Police in the English city of Liverpool have declared Sunday’s explosion outside a hospital a terrorist incident. Shortly before 11.00, a taxi burst into flames at an entrance to Liverpool Women’s Hospital, killing one passenger and injuring the driver. It was later reported that the driver, cabbie David Perry, had realised that the passenger was carrying a bomb and locked him in the car before escaping. The city’s mayor, Joanne Anderson, has declared Perry a hero, while counterterrorism detectives have arrested four men in connection with the incident. The motive behind the attack is unclear but the fact that it occurred on Remembrance Sunday, when the UK pays homage to its war dead, while a service was taking place nearby, has been posited as a potential reason. Whatever the motives, it serves as a reminder after a year of relative quiet that terrorism remains a threat to Western societies.

For more on this story, tune in to the latest edition of ‘The Monocle Daily’.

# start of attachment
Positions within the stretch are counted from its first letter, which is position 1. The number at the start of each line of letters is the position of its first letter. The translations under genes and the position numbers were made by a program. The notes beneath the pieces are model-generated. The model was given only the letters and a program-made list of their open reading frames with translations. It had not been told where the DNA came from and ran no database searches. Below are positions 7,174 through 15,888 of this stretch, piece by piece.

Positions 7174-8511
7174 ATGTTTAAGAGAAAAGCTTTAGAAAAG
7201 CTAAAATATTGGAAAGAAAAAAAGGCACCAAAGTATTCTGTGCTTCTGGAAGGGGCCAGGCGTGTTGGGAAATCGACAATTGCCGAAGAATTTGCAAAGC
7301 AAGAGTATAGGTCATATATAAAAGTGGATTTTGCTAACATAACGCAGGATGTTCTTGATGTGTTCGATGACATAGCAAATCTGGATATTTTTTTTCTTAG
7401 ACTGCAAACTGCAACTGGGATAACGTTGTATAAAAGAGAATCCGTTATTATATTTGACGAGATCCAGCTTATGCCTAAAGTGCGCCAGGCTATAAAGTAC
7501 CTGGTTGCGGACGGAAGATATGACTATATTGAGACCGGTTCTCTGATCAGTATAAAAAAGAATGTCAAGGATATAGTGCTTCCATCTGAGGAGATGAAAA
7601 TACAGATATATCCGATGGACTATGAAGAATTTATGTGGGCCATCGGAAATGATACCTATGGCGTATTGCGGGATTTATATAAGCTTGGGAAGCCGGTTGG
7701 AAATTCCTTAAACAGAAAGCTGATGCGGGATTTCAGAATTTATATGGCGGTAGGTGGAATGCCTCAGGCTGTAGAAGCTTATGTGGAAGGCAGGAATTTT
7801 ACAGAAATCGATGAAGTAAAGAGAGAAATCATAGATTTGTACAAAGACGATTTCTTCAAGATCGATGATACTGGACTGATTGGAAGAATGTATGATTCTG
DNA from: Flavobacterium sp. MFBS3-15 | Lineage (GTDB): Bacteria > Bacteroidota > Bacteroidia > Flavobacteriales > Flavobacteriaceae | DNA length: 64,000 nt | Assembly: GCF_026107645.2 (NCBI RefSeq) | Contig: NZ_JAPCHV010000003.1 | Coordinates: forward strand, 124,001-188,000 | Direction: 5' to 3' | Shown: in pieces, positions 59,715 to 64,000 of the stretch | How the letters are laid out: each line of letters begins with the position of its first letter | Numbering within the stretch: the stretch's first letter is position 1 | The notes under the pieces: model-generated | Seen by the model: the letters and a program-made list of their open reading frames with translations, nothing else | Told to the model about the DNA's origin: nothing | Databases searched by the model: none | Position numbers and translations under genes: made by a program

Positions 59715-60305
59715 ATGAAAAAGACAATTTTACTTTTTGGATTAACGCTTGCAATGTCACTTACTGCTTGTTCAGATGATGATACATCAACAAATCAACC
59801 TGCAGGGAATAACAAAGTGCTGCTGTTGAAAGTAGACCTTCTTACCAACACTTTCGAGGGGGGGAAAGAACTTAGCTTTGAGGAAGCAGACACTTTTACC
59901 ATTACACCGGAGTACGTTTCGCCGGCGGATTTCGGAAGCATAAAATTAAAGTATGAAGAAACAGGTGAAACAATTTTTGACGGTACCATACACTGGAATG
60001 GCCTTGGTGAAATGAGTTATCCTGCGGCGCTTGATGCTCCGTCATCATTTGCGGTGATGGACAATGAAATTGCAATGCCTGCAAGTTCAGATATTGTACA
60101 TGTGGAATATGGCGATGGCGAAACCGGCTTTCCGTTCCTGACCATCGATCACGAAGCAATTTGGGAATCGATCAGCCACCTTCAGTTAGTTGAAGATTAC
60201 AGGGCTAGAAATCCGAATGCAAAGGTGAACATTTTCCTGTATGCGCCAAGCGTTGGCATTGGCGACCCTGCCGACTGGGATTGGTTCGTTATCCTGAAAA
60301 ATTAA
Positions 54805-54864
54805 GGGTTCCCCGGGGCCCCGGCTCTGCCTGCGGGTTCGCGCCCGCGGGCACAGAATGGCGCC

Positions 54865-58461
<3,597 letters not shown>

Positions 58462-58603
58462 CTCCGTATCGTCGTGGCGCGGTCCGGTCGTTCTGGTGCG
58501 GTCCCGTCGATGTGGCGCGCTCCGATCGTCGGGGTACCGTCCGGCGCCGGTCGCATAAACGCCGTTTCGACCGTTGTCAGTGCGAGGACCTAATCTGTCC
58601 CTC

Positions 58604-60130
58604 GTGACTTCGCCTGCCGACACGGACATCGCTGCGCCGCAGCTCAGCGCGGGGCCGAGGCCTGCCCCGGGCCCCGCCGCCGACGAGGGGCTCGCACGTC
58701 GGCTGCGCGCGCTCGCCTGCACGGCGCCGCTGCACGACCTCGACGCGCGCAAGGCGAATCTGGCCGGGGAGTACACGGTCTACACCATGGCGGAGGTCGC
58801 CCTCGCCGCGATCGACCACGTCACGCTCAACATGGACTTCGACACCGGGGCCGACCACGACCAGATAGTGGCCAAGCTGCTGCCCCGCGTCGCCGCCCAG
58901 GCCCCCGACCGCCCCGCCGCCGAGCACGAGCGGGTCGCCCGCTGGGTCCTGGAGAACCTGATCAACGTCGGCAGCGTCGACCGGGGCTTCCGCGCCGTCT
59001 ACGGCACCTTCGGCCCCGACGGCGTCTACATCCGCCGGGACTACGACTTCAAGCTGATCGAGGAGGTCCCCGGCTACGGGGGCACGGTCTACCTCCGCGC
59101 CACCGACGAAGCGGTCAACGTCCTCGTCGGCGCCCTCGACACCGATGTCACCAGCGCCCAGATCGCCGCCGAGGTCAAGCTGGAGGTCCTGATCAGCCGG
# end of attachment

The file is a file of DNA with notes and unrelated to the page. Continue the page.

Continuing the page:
Image: JasonParis, Flickr

Politics / USA

Mending fences

Joe Biden finally signed a $1trn (€875bn) bipartisan infrastructure package into law yesterday. While the package will finance significant improvements to the country’s bridges, airports, waterways and public transit – including new technologies such as zero-emission buses and ferries – it might also help to heal historical wounds in some cities.

A “Reconnecting Communities” fund will give grants of up to $2m (€1.75m) to neighbourhoods that have been cut up by highways. It means cities such as New York, whose Cross Bronx Expressway (pictured) has divided its namesake borough from Manhattan for almost 70 years, might be able to make some initial moves to cap the highway with a park – physically stitching the community back together and healing decades of social disconnection. It’s a reminder that, when we talk about infrastructure, it’s not just about buses and trains getting us from A to B but a chance to improve quality of life too.

Image: Getty Images

Transport / South Korea

Air miles